President’s Lunch and Panel
The President’s Lunch featured Bruce Biccard, MD, University of Kwazulu-Natal, South Africa, on “The Innovation of ASOS”; Julie K. Freed, MD, PhD, Medical College of Wisconsin, on “Fundamental Scientist in Anesthesiology”; Jessica Spence, MD, McMaster University, on “Clinical Outcomes Scientist in Anesthesiology”; and Phillip Vlisides, MD, University of Michigan Medicine, on “Translational Scientist in Anesthesiology.”
“Fundamental Scientist in Anesthesiology”
Changing demographics will lead to a drastic increase in heart disease within the United States. This lab focuses on microvascular dysfunction which precedes the formation of coronary artery disease. Using strategies to study human microvascular function in vitro, it investigates how sphingolipids—a group of biologically active lipids—can promote or prevent vascular dysfunction. In addition to examining human vascular reactivity in vitro, this novel technique is now being used to improve vascular function and functional capacity in frail, elderly cancer patients prior to surgery.
“Clinical Outcomes Scientist in Anesthesiology”
Historically, research in anesthesiology has focused on physiologic phenomena occurring in the immediate perioperative period. Recently, there has been a recognition that researchers in perioperative medicine need to study outcomes of greater importance to patients, as well as the long-term consequences of surgery and anesthesia. This has resulted in studies with larger sample sizes that focus on outcomes like major morbidity and mortality within 30-days of and up to one year after surgery. However, as patients of older age and with greater co-morbidity are advanced for surgery, it is becoming increasingly important to understand not only the consequences of surgery and anesthesia on major morbidity and mortality but also functional outcomes like cognition, mobility, and daily self-care. Currently, there is limited knowledge as to the prevalence and predictors of, risk factors for, and interventions that can prevent perioperative cognitive and functional decline. The program of research is focused on addressing this knowledge gap through several large multi-center cohort studies as well as a large, multi-center, randomized cluster crossover trial.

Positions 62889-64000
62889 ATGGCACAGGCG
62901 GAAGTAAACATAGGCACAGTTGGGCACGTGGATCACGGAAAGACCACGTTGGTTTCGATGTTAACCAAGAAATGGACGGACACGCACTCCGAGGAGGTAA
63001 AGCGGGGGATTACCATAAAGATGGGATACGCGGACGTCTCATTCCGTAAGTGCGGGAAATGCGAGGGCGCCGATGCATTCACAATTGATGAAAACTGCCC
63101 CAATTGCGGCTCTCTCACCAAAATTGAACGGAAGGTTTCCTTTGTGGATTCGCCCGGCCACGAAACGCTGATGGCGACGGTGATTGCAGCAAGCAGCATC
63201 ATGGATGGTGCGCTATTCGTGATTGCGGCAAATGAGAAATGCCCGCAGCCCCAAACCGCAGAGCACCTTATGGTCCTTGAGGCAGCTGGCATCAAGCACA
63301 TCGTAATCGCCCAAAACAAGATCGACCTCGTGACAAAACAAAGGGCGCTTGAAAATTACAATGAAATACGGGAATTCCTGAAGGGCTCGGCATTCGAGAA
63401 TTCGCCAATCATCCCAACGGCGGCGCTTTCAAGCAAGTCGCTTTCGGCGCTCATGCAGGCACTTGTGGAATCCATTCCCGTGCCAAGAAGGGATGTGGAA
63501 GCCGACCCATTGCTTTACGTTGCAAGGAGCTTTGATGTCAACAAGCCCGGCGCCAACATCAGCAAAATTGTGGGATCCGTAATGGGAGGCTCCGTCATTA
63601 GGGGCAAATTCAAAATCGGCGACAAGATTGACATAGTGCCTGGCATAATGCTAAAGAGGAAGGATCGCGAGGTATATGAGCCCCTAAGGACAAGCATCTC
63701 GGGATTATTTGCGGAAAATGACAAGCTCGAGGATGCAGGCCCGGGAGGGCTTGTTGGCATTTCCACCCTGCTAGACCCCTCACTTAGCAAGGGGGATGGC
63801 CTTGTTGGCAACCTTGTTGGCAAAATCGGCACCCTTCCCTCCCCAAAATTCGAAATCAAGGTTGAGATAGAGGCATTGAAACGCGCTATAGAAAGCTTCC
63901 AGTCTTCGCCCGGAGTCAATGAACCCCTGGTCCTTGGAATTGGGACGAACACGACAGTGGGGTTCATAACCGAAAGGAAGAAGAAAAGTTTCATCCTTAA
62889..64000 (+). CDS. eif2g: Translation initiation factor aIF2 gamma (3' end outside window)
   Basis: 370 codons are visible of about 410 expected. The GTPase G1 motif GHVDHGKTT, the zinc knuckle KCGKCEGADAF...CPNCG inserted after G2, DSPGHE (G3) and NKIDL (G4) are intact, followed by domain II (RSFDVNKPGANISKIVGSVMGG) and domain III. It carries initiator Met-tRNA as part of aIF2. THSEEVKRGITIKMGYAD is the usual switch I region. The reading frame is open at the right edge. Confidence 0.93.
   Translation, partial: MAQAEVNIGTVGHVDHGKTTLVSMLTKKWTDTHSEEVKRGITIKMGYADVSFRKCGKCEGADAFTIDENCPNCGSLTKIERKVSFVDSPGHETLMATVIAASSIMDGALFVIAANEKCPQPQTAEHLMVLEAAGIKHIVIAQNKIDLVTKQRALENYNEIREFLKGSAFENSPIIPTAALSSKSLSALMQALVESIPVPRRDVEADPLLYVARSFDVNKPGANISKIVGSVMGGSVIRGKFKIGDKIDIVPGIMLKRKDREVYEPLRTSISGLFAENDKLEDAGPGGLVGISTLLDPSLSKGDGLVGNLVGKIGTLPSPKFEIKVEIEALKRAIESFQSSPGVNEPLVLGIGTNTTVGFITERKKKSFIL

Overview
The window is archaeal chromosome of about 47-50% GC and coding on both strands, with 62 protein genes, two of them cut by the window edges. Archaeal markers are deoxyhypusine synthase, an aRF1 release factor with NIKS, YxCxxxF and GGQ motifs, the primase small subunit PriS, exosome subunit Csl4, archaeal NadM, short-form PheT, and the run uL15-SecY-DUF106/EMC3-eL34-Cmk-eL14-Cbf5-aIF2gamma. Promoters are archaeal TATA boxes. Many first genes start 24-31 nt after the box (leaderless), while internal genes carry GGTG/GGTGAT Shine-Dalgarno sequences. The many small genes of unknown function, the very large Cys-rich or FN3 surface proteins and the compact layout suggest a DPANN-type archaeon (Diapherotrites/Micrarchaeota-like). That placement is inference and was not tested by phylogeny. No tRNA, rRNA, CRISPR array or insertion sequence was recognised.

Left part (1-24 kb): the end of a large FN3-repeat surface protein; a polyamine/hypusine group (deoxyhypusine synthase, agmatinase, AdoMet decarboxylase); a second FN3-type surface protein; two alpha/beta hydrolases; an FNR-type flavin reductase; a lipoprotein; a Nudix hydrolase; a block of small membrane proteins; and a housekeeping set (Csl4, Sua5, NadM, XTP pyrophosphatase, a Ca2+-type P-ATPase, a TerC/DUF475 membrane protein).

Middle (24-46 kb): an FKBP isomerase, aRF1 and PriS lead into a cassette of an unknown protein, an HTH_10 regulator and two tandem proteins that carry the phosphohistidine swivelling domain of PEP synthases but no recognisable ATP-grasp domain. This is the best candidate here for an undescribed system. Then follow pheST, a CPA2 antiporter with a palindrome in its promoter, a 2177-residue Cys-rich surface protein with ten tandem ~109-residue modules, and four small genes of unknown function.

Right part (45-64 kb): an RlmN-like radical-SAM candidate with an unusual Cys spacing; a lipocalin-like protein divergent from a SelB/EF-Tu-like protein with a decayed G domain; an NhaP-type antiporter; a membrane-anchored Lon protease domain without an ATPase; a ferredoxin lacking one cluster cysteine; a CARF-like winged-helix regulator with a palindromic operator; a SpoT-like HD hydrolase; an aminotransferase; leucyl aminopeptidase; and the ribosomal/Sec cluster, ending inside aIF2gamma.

“Translational Scientist in Anesthesiology”
Perioperative caffeine may serve as a candidate, neurobiologically informed intervention for improving postoperative neurologic recovery. Basic science data from the University of Michigan demonstrate that caffeine may provide acute analgesic benefit while also minimizing postoperative hypersensitivity for up to one week after surgery in a rat model. These findings align with clinical data to suggest that caffeine may serve as an effective adjuvant analgesic across different surgical populations. Interestingly, recent translational evidence from the University of Chicago also suggests that caffeine may accelerate emergence and neurocognitive recovery following general anesthesia. Overall, these clinical-translational lines of investigation suggest that caffeine may improve postoperative recovery by mitigating postoperative pain and neurocognitive dysfunction. A large-scale clinical trial is warranted to test the effectiveness of these preliminary findings.
The AUA President’s Panel—“The Reproducibility Crisis in the Era of Precision Medicine”—was held during the afternoon and was moderated by Michael Avidan, MBBCh, Washington University School of Medicine, AUA Council President. Presenters included David Mazer, MD, University of Toronto, on “Conflict Between Evidence and Practice: Why It Exists”; Regina Nuzzo, PhD, Gallaudet University, on “How We Scientists Can Stop Fooling Ourselves”; and Philip Payne, PhD, Washington University School of Medicine, on “Precision Medicine: The RCT is so Passé.”